Helping hand . . .

Vietnam vet Jerry Michalowicz, a case manager, client advocate, and recovery group co-facilitator at Recovery Technology in Jackson, volunteers at the Jackson County Recovery Court.

Photo by Mary Steinmetz

Vietnam vet helps others deal with substance abuse

By Sheila Pursglove
Legal News

When Vietnam veteran Jerry Michalowicz was discharged from the Army, he stayed drunk for some three years, received two drunk driving citations and paid some fines and kept on drinking.

"There was no help for those of us who put themselves in very dangerous situations under the guise of protecting our country," he says.

So Michalowicz is very glad about the addition of a Veterans Treatment Track at the Jackson County Recovery Court, where he works as a volunteer from the community, with the support of his employer, adding his life experience with addictions and the treatment of mental disorders to an already diverse team responsible for making sound treatment recommendations.

"Our veterans deserve any and all of the help we can give after being traumatized from the atrocities of the things they have encountered," he says. "This is only a start, and I do have great empathy for our veterans."

The veterans program, that recently celebrated its first anniversary, is part of the Jackson County Recovery Court, presided over by Judge Susan Beebe. The court programs, providing drug treatment and rehabilitation services and lasting at least 12 months, are an alternative to incarceration.

Michalowicz is a case manager, client advocate, and recovery group co-facilitator at Recovery Technology, the largest mental health provider in the greater Jackson area. He works in the Assertive Community Treatment (ACT) program, an intensive and highly integrated approach serving those whose symptoms of mental illness result in serious functioning difficulties in major areas of life, often including work, social relationships, residential independence, money management, and physical health and wellness. The program's mission is to promote independence, rehabilitation and recovery, and prevent homelessness, unnecessary hospitalization and other negative outcomes.

He also works with the Integrated Dual Disorder Treatment (IDDT) program that integrates mental health and substance abuse interventions by the same team, in one setting, providing individualized treatment and rehabilitation for both disorders in a coordinated fashion.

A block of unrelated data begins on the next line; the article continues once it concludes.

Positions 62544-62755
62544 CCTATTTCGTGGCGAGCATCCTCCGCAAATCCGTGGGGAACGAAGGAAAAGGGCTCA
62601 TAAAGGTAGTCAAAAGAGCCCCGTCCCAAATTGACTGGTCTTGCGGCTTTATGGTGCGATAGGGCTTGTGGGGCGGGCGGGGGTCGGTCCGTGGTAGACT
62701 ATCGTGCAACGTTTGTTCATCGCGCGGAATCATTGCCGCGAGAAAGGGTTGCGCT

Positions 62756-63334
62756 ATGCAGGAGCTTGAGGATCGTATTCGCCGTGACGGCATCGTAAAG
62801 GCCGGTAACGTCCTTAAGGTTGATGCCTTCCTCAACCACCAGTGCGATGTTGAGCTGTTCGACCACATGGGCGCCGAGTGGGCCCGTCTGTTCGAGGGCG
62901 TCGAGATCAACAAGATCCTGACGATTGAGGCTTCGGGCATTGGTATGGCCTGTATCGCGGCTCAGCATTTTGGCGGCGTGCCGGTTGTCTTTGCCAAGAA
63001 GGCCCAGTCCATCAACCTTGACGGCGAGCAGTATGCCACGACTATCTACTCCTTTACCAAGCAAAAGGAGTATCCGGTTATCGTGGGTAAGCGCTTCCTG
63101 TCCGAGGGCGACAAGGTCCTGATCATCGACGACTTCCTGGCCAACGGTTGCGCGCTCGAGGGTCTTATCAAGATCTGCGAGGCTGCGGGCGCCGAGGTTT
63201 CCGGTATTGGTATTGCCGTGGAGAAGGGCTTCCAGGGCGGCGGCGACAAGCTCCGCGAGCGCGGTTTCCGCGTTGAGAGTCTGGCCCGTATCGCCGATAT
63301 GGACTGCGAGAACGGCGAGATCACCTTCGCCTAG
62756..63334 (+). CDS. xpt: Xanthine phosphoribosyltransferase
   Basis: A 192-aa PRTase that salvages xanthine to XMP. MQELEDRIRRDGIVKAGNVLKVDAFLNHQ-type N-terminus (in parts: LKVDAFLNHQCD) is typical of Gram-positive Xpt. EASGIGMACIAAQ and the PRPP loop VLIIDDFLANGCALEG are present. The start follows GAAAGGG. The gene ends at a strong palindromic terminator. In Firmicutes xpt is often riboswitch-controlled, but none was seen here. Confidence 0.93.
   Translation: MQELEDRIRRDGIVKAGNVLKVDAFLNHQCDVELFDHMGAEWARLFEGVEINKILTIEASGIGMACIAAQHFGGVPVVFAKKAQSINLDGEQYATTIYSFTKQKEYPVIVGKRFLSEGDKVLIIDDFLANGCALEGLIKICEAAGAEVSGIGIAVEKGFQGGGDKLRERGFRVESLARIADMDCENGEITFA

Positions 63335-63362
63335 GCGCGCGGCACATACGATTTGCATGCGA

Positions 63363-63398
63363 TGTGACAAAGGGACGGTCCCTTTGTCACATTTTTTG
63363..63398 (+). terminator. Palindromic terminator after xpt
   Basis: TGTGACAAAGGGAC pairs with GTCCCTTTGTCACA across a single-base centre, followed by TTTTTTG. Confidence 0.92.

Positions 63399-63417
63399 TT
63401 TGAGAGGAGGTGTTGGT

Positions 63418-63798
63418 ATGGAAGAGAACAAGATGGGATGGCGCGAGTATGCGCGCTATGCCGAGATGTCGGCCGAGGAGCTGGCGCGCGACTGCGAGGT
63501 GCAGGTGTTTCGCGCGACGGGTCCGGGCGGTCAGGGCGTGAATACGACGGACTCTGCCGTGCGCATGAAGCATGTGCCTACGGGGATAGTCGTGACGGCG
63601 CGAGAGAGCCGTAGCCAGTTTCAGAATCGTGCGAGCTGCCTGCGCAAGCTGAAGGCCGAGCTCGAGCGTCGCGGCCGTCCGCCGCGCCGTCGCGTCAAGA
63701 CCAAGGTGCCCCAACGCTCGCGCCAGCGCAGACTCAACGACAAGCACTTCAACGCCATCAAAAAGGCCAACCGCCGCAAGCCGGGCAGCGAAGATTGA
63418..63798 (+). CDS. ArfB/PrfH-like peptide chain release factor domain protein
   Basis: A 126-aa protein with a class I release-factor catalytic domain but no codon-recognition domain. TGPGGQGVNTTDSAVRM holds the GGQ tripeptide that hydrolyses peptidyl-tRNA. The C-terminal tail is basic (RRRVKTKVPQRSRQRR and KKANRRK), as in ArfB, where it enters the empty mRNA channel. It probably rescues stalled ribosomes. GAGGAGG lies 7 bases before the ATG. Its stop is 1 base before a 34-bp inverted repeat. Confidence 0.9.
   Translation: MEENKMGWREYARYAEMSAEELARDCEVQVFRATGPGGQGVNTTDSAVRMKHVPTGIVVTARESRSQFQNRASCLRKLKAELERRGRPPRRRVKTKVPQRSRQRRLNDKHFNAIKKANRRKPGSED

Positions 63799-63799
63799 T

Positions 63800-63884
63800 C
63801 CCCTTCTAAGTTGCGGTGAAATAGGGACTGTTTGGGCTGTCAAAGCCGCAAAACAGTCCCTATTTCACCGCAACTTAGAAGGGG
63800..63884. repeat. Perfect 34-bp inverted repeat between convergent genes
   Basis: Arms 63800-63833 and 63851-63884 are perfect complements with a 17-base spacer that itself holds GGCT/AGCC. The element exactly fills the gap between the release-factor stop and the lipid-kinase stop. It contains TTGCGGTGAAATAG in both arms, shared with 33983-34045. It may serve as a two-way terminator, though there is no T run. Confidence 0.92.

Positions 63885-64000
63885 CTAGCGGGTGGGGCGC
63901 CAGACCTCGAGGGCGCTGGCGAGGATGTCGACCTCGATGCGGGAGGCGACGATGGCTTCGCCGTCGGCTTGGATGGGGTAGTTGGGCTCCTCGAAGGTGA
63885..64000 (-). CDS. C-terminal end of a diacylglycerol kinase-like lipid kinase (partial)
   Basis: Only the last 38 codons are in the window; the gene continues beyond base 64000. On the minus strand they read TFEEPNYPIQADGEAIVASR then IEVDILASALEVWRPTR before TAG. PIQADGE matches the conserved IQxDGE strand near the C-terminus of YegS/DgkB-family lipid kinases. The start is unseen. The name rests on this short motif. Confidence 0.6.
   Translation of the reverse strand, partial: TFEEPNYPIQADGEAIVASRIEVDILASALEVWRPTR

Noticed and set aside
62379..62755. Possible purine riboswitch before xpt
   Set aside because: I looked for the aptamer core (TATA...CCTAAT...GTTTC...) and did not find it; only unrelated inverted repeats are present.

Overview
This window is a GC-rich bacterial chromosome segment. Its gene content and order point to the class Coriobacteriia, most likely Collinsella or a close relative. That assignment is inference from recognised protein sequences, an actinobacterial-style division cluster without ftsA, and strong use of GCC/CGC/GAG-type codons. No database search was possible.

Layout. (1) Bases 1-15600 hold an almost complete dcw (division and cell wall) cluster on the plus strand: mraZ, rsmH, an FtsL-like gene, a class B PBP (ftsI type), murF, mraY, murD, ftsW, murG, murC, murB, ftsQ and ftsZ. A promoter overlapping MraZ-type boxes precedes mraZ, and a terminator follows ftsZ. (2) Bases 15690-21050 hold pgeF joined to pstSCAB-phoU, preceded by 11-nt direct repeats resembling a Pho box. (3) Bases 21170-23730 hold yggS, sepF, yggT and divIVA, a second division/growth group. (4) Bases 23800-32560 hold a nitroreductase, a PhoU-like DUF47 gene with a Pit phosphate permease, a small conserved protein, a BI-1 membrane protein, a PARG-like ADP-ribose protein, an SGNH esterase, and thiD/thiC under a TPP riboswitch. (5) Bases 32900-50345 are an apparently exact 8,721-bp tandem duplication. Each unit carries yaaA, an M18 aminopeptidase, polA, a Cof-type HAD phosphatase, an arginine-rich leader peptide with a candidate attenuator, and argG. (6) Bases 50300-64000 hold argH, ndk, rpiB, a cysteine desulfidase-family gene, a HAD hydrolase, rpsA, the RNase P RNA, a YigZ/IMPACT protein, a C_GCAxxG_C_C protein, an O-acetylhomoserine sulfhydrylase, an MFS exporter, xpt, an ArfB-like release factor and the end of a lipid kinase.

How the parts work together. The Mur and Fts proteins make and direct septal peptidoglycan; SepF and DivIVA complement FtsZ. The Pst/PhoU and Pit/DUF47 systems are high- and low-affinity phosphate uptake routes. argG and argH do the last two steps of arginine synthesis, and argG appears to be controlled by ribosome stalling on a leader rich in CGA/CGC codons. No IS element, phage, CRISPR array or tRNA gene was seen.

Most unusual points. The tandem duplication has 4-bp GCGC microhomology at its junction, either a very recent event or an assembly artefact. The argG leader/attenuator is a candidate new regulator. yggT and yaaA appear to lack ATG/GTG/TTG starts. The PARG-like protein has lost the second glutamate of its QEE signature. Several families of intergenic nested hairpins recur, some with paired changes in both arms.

Eight years ago, Michalowicz was asked by the Recovery Court team to consider joining as a representative from the twelve-step community, and he has continued as an active member.

"I stay involved because I believe that offering real substance use disorder treatment gives our people with addictions an opportunity to learn about their illness, get positive reinforcement, and learn how living their lives in the community without alcohol or other drugs beats the hell out of the ongoing cycle of relapse and jail terms which is much more costly to society and the participants themselves," he says. "Recovery Court success equals a lifeline to a new and different life.

"I feel as if I fit right in with the team, and as a recovering person and a certified drug and alcohol counselor, could be an educator for the team and an inspiration to the participants. I believe in 'paying it forward.' And I give thanks to Judge Charles Nelson and attorney Ron Fabian for getting this whole thing started in Jackson County, and for all of my team members, both past and present."

Michalowicz finds it very rewarding to watch a person make positive changes and better choices as they progress in the program.

"I'm filled with joy as they find good jobs, reunite with family, make new friends, reach out to help others, and find a new freedom and happiness in their lives," he says. "My most memorable and heartfelt cases have been the ones where mothers have successfully completed the program, remained clean and sober, have their children back, and are providing good, healthy homes for them."

Born in Detroit and raised in Fraser, where he graduated from Fraser High School, Michalowicz served in Vietnam the entire year of 1970. He went on to receive a degree in culinary art from Oakland Community College in 1980, and a bachelor's degree in family life education from Spring Arbor University in 2007.

Michalowicz, whose son, daughter and two granddaughters live in St. Clair Shores, enjoys living and working in Jackson.

"I enjoy that I can be out of the city in 10 minutes, driving in any direction," he says. "I like and attend most of the free concerts around town in the summertime and am proud to say we have an excellent orchestra in Jackson."

In addition to a passion for live music and theatre, Michalowicz is a collector of many things, including mixed-media giraffe figurines, rocks and gemstones, and marbles and spheres; and has about 100 tropical houseplants, cacti, and succulents.

"I also read five or six daily meditation books each day and am interested in spirituality from a variety of cultures."

Published: Mon, Mar 30, 2015

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